Operational Definitions of Validity, Feasibility, and Clarity Used in the Delphi Method for Action Items and Recommendations
Operational Definitions of Validity, Feasibility, and Clarity Used in the Delphi Method for Action Items and Recommendations

Scoring of each recommendation was based on a 9-point rating scale; higher scores indicated the item was more valid, feasible, or clear. Scores were averaged for each of the 3 dimensions. Items that received scores ≥7 on all dimensions were retained in the final document, whereas items that scored ≤3 on any dimension were discarded. Items scoring between 4 and 7 were revised by the working group. After modification, all items were reevaluated by all participants via a second anonymous survey using the same scoring criteria. Reanalysis revealed that all items met our inclusion criteria (ie, ≥7) for this manuscript.

RECTAL TEMPERATURE MISCONCEPTIONS

Misconception #1

Rectal temperature is just 1 of many valid body core temperature options clinicians can use to diagnose and monitor patients with EHS.

Facts and Evidence

Accurate measures of body core temperature are essential in the diagnosis and care of patients with EHS.1,7,14  Temperatures measured at numerous surface body sites, including temporal, tympanic, aural, oral, skin, and axillary temperatures, dangerously underestimate body core temperature in exercising individuals by >3°F to >5°F.15,16  In fact, recent data17  on 25 patients with EHS indicated that tympanic temperature was 4.5° ± 1.7°F lower (101.8°F versus 106.3°F) than TREC. Moreover, because these sites do not consistently underpredict body core temperature, correction values cannot be reliably used to estimate true body core temperature.

Esophageal, rectal, and ingestible temperature assessment are valid measures of body core temperature.18,19  However, esophageal temperature, while accurate, is not practical in the field because it is difficult to obtain and patients with EHS may have altered consciousness, vomit, be combative, or experience convulsions. Similarly, ingestible thermistors can be expensive, require ingestion of the pills 6 to 8 hours before the start of exercise, and may pass through the patient's digestive tract during activity.20  In contrast, TREC is easy to perform, safe, valid, minimally invasive, and within the scope of practice of ATs and other medical professionals. For these reasons and those listed earlier, TREC remains the only accurate, viable, and cost-effective method for the assessment of EHS in the field.21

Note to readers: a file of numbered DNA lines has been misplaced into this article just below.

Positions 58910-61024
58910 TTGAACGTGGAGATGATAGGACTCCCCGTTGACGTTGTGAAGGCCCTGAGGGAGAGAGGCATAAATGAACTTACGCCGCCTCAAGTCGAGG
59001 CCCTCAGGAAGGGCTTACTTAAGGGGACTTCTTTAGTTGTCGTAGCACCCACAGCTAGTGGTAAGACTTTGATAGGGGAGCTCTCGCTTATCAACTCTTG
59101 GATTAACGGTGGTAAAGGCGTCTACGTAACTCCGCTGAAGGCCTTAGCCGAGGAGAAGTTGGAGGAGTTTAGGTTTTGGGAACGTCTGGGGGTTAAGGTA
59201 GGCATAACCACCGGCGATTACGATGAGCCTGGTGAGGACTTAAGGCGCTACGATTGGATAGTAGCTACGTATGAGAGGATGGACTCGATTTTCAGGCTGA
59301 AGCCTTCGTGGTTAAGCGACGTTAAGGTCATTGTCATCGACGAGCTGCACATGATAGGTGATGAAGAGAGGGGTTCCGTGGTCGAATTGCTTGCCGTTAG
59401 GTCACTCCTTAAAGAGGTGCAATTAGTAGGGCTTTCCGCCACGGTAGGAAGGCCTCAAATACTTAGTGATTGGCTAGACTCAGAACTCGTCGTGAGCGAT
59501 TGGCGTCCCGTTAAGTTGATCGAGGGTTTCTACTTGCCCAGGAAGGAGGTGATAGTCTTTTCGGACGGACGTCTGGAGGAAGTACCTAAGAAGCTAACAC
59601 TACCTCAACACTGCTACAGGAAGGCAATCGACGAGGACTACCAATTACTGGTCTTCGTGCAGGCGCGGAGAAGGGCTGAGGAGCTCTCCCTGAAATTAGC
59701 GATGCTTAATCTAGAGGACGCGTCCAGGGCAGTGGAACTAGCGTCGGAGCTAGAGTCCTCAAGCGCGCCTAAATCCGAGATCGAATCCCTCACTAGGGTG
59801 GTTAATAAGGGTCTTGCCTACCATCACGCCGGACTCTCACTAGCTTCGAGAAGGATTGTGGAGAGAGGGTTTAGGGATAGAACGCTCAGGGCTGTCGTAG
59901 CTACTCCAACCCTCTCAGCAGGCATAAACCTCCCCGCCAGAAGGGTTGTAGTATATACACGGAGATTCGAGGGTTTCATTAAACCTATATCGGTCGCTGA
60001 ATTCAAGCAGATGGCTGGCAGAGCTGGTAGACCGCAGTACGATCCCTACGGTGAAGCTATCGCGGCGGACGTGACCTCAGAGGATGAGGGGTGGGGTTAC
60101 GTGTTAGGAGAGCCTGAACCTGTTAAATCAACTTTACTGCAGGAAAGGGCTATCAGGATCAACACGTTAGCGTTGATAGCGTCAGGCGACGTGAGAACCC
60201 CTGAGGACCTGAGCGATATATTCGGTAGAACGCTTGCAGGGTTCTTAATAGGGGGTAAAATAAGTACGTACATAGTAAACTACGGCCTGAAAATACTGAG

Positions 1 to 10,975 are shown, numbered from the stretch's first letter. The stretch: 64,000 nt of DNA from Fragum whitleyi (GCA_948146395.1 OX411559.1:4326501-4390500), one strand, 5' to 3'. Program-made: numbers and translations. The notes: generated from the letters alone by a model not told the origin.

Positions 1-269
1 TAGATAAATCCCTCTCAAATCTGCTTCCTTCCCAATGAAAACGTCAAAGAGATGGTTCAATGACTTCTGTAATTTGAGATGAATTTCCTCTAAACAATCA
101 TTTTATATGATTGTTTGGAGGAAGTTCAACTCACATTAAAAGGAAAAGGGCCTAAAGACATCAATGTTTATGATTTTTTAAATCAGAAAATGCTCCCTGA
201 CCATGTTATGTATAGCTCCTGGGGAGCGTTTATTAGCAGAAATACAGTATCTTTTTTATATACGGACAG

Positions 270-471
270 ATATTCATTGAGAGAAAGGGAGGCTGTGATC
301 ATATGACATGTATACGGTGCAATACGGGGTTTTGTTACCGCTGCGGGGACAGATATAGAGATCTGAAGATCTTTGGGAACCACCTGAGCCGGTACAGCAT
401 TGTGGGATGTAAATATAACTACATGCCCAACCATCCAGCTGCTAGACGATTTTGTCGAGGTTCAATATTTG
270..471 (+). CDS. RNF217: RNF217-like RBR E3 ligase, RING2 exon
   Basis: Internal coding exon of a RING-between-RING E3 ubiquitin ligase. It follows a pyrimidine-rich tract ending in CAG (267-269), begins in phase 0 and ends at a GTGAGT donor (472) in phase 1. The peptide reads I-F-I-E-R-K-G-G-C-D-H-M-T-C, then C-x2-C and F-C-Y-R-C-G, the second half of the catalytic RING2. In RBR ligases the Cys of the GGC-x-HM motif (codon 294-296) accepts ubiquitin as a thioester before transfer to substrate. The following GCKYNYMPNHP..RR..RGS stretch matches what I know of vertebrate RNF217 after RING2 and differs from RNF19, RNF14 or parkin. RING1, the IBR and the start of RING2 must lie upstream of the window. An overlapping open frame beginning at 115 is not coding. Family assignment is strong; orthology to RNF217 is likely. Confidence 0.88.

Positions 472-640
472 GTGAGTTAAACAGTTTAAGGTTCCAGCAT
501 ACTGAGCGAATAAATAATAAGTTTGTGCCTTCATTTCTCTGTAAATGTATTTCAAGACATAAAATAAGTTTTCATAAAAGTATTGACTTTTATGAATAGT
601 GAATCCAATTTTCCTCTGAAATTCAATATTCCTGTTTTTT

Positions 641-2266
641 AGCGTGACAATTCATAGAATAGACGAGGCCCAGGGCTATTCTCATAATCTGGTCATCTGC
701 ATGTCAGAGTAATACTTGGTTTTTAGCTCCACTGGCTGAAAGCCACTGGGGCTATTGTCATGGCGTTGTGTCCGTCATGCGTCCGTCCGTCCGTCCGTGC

Misconception #2

Measurement of TREC is not allowed in clinical settings because it is an invasive procedure and an unnecessary violation of a patient's privacy.

Facts and Evidence

Many ATs do not follow best-practice recommendations for the diagnosis of EHS via TREC.11,12,22,23  The most commonly cited barriers, particularly in the secondary school setting, are fear of liability (especially when the patient is a minor), lack of training or education, and a belief that obtaining TREC is an unnecessary, invasive procedure that violates the patient's privacy.24  To be clear, TREC is a minimally invasive procedure, taught in all accredited athletic training education programs, and within the scope of practice of ATs.25  Although some institutions have attempted to reduce liability from TREC assessment by using authorization forms, the lack of a signed permission form should not stop ATs from following EHS best practice. In fact, ATs are obligated to act in the best interest of the patient, irrespective of school officials' indications otherwise.